According to the model, the booming strategy for protecting Pleasure Bay (Figures 1 and 2) is effective at keeping oil out of this ESA. While the double chevron boom configuration stops oil from entering Pleasure Bay, the adjacent areas are impacted.
Along the Neponset River, four sequential lines of boom are deployed in accordance with the GRS. The model shows that three of the booms fail at different times due to high velocity currents, but they do sufficiently block the oil from reaching further up the river. The fourth boom deployed does not interact with oil due to the presence of the other boom (Figure 3).
Southeast Louisiana ACP GRS Tests
The Southeast Louisiana ACP focuses on prioritizing sensitive sites rather than developing specific strategies for these sites. The Area Committee in that Planning Area believes that it is impossible to plan for every possible spill scenario. They feel that the most important preplanning that can be done is to ensure that the ESAs are accurately prioritized. The GRS in this ACP specify the prioritized locations with three general types of response strategies: Collection Booming with On-Water Recovery, Exclusion Booming, and Deflection Booming. OILMAP was used to run several cases without boom, with booming according to the priorities and general response strategies set in the ACP, and with user-defined booming specifically chosen to minimize shoreline oiling based on the modeling results.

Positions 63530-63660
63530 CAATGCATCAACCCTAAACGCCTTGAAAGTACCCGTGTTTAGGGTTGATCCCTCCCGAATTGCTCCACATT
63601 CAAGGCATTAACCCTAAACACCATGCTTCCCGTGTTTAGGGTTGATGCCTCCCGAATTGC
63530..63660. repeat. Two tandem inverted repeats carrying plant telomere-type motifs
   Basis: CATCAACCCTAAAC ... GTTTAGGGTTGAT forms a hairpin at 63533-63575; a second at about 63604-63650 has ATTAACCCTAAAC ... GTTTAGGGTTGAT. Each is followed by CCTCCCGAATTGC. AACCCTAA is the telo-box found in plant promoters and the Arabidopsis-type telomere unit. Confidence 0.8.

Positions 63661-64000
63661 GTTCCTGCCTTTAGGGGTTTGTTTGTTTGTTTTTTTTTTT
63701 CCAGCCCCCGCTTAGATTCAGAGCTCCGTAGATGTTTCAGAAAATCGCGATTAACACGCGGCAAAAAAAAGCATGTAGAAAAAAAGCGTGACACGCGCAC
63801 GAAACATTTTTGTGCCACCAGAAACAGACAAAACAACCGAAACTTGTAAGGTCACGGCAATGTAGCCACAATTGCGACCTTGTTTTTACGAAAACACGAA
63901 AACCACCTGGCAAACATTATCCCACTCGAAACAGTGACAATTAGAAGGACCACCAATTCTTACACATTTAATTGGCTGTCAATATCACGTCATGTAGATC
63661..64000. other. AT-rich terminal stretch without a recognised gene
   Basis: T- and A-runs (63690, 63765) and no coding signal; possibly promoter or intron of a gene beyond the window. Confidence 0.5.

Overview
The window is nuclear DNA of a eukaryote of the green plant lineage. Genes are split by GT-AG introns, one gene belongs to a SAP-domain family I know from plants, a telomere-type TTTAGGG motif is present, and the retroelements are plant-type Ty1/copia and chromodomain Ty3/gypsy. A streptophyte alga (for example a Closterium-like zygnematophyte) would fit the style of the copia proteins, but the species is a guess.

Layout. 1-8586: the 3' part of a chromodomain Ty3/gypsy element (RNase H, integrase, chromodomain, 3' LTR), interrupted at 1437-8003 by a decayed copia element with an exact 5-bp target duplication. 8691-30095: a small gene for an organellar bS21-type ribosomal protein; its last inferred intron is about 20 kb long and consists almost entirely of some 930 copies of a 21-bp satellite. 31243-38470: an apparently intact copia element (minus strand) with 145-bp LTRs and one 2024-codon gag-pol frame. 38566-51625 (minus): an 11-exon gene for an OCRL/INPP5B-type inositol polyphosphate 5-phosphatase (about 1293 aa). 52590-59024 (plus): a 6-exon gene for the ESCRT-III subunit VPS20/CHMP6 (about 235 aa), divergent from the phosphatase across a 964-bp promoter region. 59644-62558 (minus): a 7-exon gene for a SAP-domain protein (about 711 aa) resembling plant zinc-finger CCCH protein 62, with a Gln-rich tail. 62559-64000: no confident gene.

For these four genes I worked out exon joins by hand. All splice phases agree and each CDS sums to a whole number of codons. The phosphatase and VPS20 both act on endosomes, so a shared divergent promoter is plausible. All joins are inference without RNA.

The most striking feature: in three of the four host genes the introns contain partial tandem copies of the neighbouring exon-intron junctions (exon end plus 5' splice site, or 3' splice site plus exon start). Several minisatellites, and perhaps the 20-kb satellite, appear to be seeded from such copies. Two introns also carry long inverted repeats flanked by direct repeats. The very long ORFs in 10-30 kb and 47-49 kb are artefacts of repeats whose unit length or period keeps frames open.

Figure 4 shows the area of Louisiana used for this test with the USCG Sector New Orleans GRP locations indicated by red dots. The smaller scale map in the inset shows the area of the test with a blue star.
The scenario used to conduct the Louisiana validation involved a spill of 65,000 barrels of South Louisiana Crude oil at the surface over a period of eight hours. For the first evaluation, Southeast Louisiana ACP GRS Test #1, no boom was deployed in order to investigate areas of highest impact based on the predominant environmental conditions. Without deploying any boom, 2,441 barrels of oil impacted the shoreline as shown in Figure 5.
For the next simulation, Southeast Louisiana ACP GRS Test #2 booming was added based on the high priority locations and using the chosen general response strategies for boom as defined in the ACP. In this scenario, 2,045 barrels of oil reached the shoreline. Implementing the general response strategies listed in the ACP resulted in a 16% reduction in shoreline oil from the scenario with no boom deployed.
For the final test, Southeast Louisiana ACP GRS Test #3, the results from Tests #1 and #2 were considered, and the user determined the booming strategies that would be most effective using a trial-and-error method. Multiple strategies were tested using different seasons of the year, during different times of the day. Although many iterations were run, the best result was chosen, minimizing the shoreline oiling. Using the OILMAP model, this process took less than an hour to execute. The result of Test #3 was 1,772 barrels of oil impacting the shoreline, a 28% reduction in impact from Test #1 with no boom deployed. A user could continue this process to further refine the strategy.